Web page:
Since the pandemic, car buying has seen some remarkable shifts. Record prices, low inventory so you can’t really get what you want, and EV popularity making you think twice about traditional gas-guzzlers. Some experts say that if you’re looking to buy a used vehicle, you should wait about six months (into the new year) since sticker prices has been (slowly) dropping.
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For new cars though, inventory is still not back to pre-pandemic days. In fact, prices were up 6.3% in 2022, according to J.P. Morgan. That sticker shock led to a huge increase in demand for secondhand vehicles with cost going up 42.5% as of September. In 2023, J.P. Morgan estimates new vehicle prices will go down 2.5%-5% while used cars may go down by 10%-20%.
Negotiation power: monthly payments vs. one-time large sum
You’ve researched online, searched across dealer showrooms, test drove, and finally found a model you like in the color you prefer. So how are you paying for your vehicle? For most drivers, it’s either getting a loan to finance the car or simply paying cash for it via money order, cashier’s check or a personal check.
When paying cash timing is not as much of a factor, since loan interest fluctuations don’t matter
One of the biggest benefits to paying cash is the negotiation power, although it’s not 100% foolproof as in some situations cash doesn’t lower the price. But for the most part, paying all cash allows you to bring the price down. There are no approval processes, no credit checks, no and no financing complications along the way, making for a more seamless experience.
Cash buyers don’t go for extras, so dealerships aren’t too open to haggling
All-cash car buying deals are smoother. But if you found your preferred vehicle at a dealership vs. private, paying cash allows for less markup for the car dealer so less wiggling room.
Typically, less drivers come in with pre-qualified financing from their own banks, instead the car dealership can offer a variety of auto loans from their preferred list of lenders. This allows more for more profit since they can mark up the APR. The financing application also lends itself to upselling. Car buyers may opt for long-term service contracts, warranties, upgrades, customization, and plenty more add-ons.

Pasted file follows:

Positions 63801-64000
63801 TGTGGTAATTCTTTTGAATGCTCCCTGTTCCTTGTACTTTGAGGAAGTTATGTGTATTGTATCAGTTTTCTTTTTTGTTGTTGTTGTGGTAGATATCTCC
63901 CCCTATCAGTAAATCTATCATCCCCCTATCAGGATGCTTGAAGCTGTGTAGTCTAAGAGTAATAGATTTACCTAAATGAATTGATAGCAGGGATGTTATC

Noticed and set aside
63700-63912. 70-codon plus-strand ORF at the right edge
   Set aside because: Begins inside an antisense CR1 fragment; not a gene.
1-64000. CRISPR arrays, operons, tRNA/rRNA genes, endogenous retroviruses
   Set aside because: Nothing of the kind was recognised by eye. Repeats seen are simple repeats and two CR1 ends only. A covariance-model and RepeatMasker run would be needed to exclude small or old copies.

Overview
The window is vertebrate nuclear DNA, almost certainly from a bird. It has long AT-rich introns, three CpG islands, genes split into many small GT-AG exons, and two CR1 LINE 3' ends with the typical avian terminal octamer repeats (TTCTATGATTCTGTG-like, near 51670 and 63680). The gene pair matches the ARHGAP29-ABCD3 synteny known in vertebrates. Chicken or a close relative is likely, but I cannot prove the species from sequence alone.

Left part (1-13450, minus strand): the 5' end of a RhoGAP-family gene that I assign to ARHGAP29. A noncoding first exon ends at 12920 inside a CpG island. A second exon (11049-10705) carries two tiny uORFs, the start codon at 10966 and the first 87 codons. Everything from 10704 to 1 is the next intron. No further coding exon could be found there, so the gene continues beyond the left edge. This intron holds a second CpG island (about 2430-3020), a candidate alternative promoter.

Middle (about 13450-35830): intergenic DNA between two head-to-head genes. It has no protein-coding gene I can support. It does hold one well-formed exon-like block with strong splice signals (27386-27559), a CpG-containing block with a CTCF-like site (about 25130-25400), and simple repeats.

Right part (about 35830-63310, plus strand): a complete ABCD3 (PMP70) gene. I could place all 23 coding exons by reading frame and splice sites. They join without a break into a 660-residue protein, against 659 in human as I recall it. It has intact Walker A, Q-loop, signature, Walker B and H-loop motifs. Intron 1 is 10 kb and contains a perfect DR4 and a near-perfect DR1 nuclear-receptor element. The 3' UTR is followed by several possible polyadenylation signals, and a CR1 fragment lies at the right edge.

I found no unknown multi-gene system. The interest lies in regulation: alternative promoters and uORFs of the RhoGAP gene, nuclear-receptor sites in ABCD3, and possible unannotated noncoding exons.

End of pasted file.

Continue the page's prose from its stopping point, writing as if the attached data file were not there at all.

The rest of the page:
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Paying all-cash gets you a better price when buying from private individual
Credit building: An auto loan is a chance to get a better score
Americans require good credit for purchasing power. From renting an or buying a home to shopping via credit cards, financing appliances to anything else for that matter. Getting approved for an auto loan can help you build good credit since making regular payments on time is an important part on credit building. It will assist you across many factors. Financing adds to your payment history, debts owed, length of history since most loans are for multiple years, and even credit mix.
If you pay your auto loan every month, the amount shows up as “current” or “paid as agreed” on your credit report. Since payment history has the biggest effect on your credit score, (35% according to FICO) these statuses greatly affect your credit. Remember, it could take up to a month after you finance your car for your loan to show up on your credit report.
An auto loan is considered an installment credit type since you pay a fixed amount each month and it’s regularly scheduled
When you’re buying your car may influence your decision
They day timing is everything, and it seems like this applies to car buying as well. Depending on when you buy, discounts and incentives may be more available swaying to buy new versus used.
U.S. News & World Report, May is ideal for purchasing a vehicle. Auto shows are over and the newest vehicles are making their way to car dealer lots and showrooms. In turn, dealers have to make room for the newer models, and get rid of older inventory. There’s only so much space! That’s your chance to score a good deal on your preferred model. The end of May is also Memorial Day which is also a great time to score deals.
October through December lends itself to better auto deals since Thanksgiving and the New Year are around the corner
Now you decide: cash or financing
Paying all cash versus getting an auto loan is truly a personal decision since it involves various and unique factors. Do you have your eye set on a specific car? What’s your financial situation? How’s your credit sore since that’ll determine interest rate? Do you prefer to buy via car dealership or private individual? And so on. Do your research and choose the path that’s right for you!